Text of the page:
Abstract 13847: Post-Ablation Atrial Tachycardia: The Role of the Septum
Introduction: Ablation of AF can lead to the development of clinically challenging atrial tachycardias (AT). These ATs tend to localize to certain anatomical regions. Herein we examine the impact of AT isthmus location on acute and long-term outcomes of ablation utilizing an approach of sequential high-density activation and entrainment mapping.
Methods: 81 consecutive patients presenting with AT underwent high-density mapping using a multipolar catheter with an impedance-based mapping system. The approach consisted of 4 steps: 1) use of a high-density catheter to create an activation map during tachycardia; 2) analysis of the patterns of atrial activation to identify wavefronts of electric propagation; 3) targeted entrainment of putative channels; and 4) irrigated radiofrequency ablation of constrained regions of the circuit. Follow-up consisted of clinic visits and event monitoring.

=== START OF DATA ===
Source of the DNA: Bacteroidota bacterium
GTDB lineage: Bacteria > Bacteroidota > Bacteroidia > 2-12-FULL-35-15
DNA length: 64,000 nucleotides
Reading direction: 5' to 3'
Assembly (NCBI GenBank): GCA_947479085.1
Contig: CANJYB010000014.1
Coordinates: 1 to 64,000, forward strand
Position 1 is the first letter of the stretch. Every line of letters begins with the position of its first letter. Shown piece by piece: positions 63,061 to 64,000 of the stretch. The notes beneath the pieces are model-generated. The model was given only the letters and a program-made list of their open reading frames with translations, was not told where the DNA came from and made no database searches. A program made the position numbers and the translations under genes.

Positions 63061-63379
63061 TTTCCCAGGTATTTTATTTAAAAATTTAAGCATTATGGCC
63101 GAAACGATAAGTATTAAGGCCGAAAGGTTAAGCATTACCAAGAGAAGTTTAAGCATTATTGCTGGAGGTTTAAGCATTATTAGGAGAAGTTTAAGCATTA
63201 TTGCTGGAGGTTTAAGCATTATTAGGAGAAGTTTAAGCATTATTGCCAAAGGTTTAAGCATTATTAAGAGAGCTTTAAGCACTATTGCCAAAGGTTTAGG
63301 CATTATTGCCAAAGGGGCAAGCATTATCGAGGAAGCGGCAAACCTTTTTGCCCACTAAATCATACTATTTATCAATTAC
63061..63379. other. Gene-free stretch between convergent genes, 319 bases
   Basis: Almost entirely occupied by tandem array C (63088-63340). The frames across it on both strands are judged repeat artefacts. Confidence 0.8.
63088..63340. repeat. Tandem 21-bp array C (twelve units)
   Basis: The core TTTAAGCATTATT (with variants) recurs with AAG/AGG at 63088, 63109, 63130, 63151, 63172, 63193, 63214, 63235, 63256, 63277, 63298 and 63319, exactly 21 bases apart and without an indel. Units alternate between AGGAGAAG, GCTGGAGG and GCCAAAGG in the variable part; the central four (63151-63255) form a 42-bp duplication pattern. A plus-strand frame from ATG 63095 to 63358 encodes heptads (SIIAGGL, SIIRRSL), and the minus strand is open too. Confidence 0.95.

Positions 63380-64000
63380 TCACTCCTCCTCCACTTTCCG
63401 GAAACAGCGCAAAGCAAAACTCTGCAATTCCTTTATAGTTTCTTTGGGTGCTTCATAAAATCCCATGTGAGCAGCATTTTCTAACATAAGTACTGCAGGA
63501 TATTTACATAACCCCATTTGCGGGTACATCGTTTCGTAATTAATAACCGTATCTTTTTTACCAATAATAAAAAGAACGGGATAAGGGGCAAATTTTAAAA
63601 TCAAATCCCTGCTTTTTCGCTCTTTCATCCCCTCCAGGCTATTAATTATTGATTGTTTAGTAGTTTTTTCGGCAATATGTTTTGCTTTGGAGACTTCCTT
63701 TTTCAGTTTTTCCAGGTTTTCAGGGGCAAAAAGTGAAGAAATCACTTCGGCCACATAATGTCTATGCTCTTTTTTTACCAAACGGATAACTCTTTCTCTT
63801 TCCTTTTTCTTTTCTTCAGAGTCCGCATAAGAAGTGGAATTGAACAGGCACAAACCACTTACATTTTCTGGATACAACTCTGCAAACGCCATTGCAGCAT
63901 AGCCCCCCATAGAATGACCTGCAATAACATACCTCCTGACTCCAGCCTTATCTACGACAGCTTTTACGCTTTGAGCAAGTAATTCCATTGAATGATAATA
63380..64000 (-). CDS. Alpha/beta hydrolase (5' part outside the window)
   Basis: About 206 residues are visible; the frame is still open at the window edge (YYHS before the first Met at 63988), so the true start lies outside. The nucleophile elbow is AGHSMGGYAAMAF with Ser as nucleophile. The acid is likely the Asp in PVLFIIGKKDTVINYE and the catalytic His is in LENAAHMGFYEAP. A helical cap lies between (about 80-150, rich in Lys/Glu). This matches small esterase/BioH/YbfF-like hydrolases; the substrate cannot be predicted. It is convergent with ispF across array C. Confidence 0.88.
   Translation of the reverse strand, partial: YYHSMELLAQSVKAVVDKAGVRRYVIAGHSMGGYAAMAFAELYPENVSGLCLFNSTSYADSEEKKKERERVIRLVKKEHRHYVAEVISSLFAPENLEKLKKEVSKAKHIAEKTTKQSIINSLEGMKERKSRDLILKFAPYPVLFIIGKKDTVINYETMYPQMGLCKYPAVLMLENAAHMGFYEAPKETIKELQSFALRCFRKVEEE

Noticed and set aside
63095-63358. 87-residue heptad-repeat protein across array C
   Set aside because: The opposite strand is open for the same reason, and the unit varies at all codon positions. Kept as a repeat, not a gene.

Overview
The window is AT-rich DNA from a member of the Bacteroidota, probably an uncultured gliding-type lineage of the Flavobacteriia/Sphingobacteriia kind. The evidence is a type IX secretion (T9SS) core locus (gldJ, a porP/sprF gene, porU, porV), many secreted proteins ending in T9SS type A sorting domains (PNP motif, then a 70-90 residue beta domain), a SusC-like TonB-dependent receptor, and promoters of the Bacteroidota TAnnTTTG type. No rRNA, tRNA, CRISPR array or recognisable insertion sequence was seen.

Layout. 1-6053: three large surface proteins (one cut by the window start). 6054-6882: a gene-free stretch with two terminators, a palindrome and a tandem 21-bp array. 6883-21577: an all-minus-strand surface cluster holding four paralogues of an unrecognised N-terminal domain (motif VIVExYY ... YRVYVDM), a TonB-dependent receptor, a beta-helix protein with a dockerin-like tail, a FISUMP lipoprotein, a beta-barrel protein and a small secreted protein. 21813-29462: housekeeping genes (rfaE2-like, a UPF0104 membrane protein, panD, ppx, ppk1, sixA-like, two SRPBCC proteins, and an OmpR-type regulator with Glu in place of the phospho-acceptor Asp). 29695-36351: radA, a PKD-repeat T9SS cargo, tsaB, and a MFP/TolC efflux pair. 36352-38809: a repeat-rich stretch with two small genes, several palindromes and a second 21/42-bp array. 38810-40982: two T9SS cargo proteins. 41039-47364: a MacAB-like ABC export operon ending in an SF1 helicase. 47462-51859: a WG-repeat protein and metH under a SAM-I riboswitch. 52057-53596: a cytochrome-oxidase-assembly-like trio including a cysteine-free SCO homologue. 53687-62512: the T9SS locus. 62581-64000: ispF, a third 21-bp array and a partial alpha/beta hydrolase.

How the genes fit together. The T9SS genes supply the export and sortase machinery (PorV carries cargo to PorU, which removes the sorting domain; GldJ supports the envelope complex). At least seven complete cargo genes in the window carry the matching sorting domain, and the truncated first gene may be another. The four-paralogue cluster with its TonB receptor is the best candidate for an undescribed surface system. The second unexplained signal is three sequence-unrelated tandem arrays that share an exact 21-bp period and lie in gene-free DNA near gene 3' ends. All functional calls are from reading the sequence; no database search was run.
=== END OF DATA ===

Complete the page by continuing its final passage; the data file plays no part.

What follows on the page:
Results: Of the 81 patients, 55 (68%) were s/p catheter ablation for AF, 8 (10%) s/p MAZE and 18 (22%) had underlying structural heart disease involving the atria. A total of 154 ATs (mean: 1.9 AT/ pt) were identified and targeted. 42 (27%) ATs were of septal origin. Successful ablation was achieved in 136 (88%) ATs; all ATs were eliminated in 72 (94%) pts. Both acute and chronic failures occurred disproportionately in septal ATs. The acute success rate was 93% for non-septal ATs and 76% for septal ATs (P=0.004). During a mean follow-up period of 19 ± 12 months, 78% of pts remained free of AT. For pts with one or more septal AT, the chronic success rate was 66%, while for patients with no septal ATs, the chronic success rate was 84% (P<0.05).
Conclusions: High-density activation mapping combined with entrainment mapping offers an efficient and reliable approach to treatment of post-ablation AT. However, the presence of septal AT limits the effectiveness of this approach, both acutely and chronically. New tools or approaches for the ablation of septal ATs are needed.
- © 2011 by American Heart Association, Inc.